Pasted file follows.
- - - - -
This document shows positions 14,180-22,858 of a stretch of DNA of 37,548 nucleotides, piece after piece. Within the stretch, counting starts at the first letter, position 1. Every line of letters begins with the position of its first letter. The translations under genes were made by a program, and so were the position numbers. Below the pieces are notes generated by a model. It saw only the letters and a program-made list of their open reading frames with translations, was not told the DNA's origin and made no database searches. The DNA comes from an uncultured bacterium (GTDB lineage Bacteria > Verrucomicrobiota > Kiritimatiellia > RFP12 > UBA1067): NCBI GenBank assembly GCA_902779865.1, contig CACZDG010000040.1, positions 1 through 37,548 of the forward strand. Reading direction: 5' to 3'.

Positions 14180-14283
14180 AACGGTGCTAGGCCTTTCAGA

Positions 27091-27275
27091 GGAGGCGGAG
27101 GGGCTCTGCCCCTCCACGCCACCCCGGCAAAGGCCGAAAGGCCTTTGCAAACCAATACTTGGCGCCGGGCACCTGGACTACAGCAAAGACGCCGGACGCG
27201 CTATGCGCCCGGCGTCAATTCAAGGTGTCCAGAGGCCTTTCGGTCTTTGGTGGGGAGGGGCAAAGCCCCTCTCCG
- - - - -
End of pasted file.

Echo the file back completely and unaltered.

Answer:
This document shows positions 14,180-22,858 of a stretch of DNA of 37,548 nucleotides, piece after piece. Within the stretch, counting starts at the first letter, position 1. Every line of letters begins with the position of its first letter. The translations under genes were made by a program, and so were the position numbers. Below the pieces are notes generated by a model. It saw only the letters and a program-made list of their open reading frames with translations, was not told the DNA's origin and made no database searches. The DNA comes from an uncultured bacterium (GTDB lineage Bacteria > Verrucomicrobiota > Kiritimatiellia > RFP12 > UBA1067): NCBI GenBank assembly GCA_902779865.1, contig CACZDG010000040.1, positions 1 through 37,548 of the forward strand. Reading direction: 5' to 3'.

Positions 14180-14283
14180 AACGGTGCTAGGCCTTTCAGA

Positions 27091-27275
27091 GGAGGCGGAG
27101 GGGCTCTGCCCCTCCACGCCACCCCGGCAAAGGCCGAAAGGCCTTTGCAAACCAATACTTGGCGCCGGGCACCTGGACTACAGCAAAGACGCCGGACGCG
27201 CTATGCGCCCGGCGTCAATTCAAGGTGTCCAGAGGCCTTTCGGTCTTTGGTGGGGAGGGGCAAAGCCCCTCTCCG